Rally at the Quantico Marine Base in Virginia to support accused WikiLeaks whistle-blower Army Pfc. Bradley Manning on March 20th! Supporters will gather for a 2pm rally at the town of Triangle (map: intersection of Main St. and Route 1), then march to the gates of the Quantico Marine Corps Base. Bradley has been held at the Quantico brig in solitary-like conditions for six months. We stand for truth, government transparency, and an end to our occupation wars… we stand with Bradley! Event endorsed by the Bradley Manning Support Network, Veterans for Peace, Courage to Resist, CodePink, and many others. Buses from Washington DC have been chartered for this event (departing Union Station at 12:30pm)–reserve your seats today for only $10 RT. The day before, on Saturday, March 19th, in Washington DC, we will be joining the noon rally at Lafayette Park and march on the White House to “Resist the War Machine!”

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Reactionary Attack on Civil Liberties Lawyers in al-Awlaki Suit

The courageous attorneys at the Center for Constitutional Rights who are challenging the government’s targeted killing order on Anwar al-Awlaki are getting criticism from right wing ideologues who backed the Bush regime’s war on terror for nine years now.

The Washington Legal Foundation published an ad in The New York Times yesterday, posted online today, and transcribed below.

The ACLU and CCR were retained by Nasser Al-Aulaqi to bring a lawsuit in connection with the government’s decision to authorize the targeted killing of his son, U.S. citizen Anwar Al-Aulaqi, whom the CIA and Defense Department have targeted for death.  World Can’t Wait published our own ad on the subject, October 7 in The New York Times, from a completely different standpoint: Crimes are Crimes, No Matter Who Does Them.

Pardiss Kebriaei, for CCR, spoke on October 20 on the al-Aulaqi case, and against yesterday on the WBAI radio program, “Law and Disorder.” She said yesterday,

“The sum and substance of the government’s arguments is that there should be no rule for the court at all in the question we presented… They have not got into the merits of why they believe they should have this authority.  They assert the US is involved in a global war against Al-Qaeda, by virtue of the war the US has the ability to target any suspect of Al-Qaeda.”

The Obama administration’s position is echoed by the far-right, in plain sight:

“In All Fairness”

Hijacking Our Courts for Terrorists

Earlier this year, U.S. national security officials authorized lethal action against Anwar al-Awlaki, a military Islamic cleric based in Yemen.
Al-Awlaki and his al Qaeda-affiliate group have been linked to the massacre at Fort Hood, the attempted Christmas Day airplane bombing over Detroit, and the recent plot to blow up Chicago-bound cargo planes.  Remarkable, al-Awlaki’s formal designation as a “Global Terrorist”: not only made him a high-priority target, it also made him the recipient of the pro bono legal assistance of American activists in a federal court action.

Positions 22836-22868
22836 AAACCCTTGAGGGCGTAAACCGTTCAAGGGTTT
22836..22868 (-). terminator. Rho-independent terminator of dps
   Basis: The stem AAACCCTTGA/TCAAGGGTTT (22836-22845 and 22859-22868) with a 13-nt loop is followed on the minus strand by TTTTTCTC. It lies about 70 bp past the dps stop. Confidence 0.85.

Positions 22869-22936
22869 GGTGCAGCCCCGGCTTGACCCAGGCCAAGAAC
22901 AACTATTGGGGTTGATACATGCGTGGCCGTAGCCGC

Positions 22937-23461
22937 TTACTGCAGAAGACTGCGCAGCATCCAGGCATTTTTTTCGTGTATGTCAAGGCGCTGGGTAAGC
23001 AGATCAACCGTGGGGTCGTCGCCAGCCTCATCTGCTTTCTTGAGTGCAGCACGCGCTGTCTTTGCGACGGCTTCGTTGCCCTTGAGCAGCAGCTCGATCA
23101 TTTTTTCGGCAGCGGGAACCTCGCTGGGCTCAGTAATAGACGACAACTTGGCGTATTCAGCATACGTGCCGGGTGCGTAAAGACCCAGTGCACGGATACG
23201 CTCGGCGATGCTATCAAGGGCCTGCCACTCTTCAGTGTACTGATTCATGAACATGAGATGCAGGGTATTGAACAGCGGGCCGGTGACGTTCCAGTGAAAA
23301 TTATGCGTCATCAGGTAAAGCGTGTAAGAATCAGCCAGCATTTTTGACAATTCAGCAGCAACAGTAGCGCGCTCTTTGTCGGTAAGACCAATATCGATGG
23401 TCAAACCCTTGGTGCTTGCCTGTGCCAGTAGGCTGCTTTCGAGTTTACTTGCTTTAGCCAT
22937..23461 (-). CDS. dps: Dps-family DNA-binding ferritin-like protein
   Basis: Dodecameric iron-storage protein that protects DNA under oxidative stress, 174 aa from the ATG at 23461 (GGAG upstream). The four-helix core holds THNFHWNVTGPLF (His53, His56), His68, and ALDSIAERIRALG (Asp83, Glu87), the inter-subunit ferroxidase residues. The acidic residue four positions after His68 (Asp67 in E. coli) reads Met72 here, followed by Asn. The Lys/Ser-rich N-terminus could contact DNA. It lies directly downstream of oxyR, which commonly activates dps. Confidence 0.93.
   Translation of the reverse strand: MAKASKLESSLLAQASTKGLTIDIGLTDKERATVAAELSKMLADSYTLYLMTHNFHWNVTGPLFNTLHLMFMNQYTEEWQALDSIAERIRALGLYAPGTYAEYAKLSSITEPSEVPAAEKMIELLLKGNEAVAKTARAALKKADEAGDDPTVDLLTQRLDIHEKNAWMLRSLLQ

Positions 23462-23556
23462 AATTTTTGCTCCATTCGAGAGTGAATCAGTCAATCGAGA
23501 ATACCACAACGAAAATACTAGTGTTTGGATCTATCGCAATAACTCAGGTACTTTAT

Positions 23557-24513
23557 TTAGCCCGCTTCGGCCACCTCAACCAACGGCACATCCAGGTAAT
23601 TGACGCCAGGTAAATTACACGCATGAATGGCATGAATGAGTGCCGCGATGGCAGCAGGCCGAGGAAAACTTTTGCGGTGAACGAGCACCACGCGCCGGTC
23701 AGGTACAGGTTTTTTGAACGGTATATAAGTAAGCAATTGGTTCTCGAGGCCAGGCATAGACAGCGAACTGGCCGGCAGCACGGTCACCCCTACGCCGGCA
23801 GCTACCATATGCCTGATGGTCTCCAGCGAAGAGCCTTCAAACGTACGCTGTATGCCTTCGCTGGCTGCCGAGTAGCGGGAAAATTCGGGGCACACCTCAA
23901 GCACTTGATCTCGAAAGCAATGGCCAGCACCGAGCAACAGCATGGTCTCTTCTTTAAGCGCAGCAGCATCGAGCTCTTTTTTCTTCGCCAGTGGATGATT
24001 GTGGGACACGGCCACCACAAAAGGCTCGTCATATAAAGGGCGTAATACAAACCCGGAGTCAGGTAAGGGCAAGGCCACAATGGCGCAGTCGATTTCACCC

This lawsuit, which requests an injunction preventing attacks on al-Awlaki, opens an alarming new front in the activist campaign to judicially impose a myopic view of “civil liberties” on U.S. anti-terror decisions.  Since 9/11, these ideologues have, with the help of our courts, secured criminal defendant rights for enemy combatants; invalidated parts of the USA Patriot Act; and forestalled invaluable surveillance activities.  As a result, those who work tirelessly to keep America safe have fewer tools with which to do their job.

Now, the ACLU and the Center for Constitutional Rights (CCR), the architects of al-Awlaki’s suit, are going one step further — they seek direct judicial involvement in military strategy.  Their suit argues that no U.S. operation can go after al-Awlaki unless officials prove he poses an imminent threat and that no means other than lethal force can reasonable neutralize the threat.

The unconventional war thrust upon American provided activists a long-awaited opportunity to advance their radical legal theories — previously relegated to scholarly journals — in court, where they can directly undermine national security.  For instance, suits like the one brought on behalf of al-Awlaki could severely curtail the use of unmanned Predator drones, leading to increased U.S. military and civilian casualties once courts force anti-terror operations to rely on more land assaults.  Additionally, successful civilian court challenges to the detainment of terror suspects can return enemy soldiers to the battlefield.  In fact, numerous former Guantanamo Bay detainees already populate the upper ranks of the Yemen-based al Qaeda group’s leadership.

America has reached a fork in the road, and the time has come for us to make a decisive choice.  We can treat terrorists like common criminals who are entitled to Miranda rights and criminal trials, providing them an unparalleled platform for propaganda,and a rich source of intelligence for the architects of future attacks.  Or we can be fully committed to ensuring the security of our nation by rejecting misguided legal campaigns and returning control over national and homeland security decisions to the executive and legislative branches.

With so little margin for error, can America afford to have the judiciary and agenda-driven lawyers deciding how to keep us safe from foreign terrorism?

The Washington Legal Foundation  wlf.org

This political attack should be answered.

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Obama Argues State Secrets to Protect Assassination Order

It was President Obama’s announcement that Anwar al-Awlaki was to be assasinated wherever he as found that move us to write and publish the Crimes are Crimes – No Matter Who Does Them statement last May.

In August, the Center for Constitutional Rights, and the ACLU filed suit against the order, for Nasser al-Awlaki, the targeted man’s father, who lives in Colorado.  Late Friday, the administration answered with a brief arguing, according to the Washington Post, that the case had to be dismissed because of “state secrets.”

UHHH…where have we heard that before?

Sign NOW!

Crimes are Crimes – No Matter Who Does Them!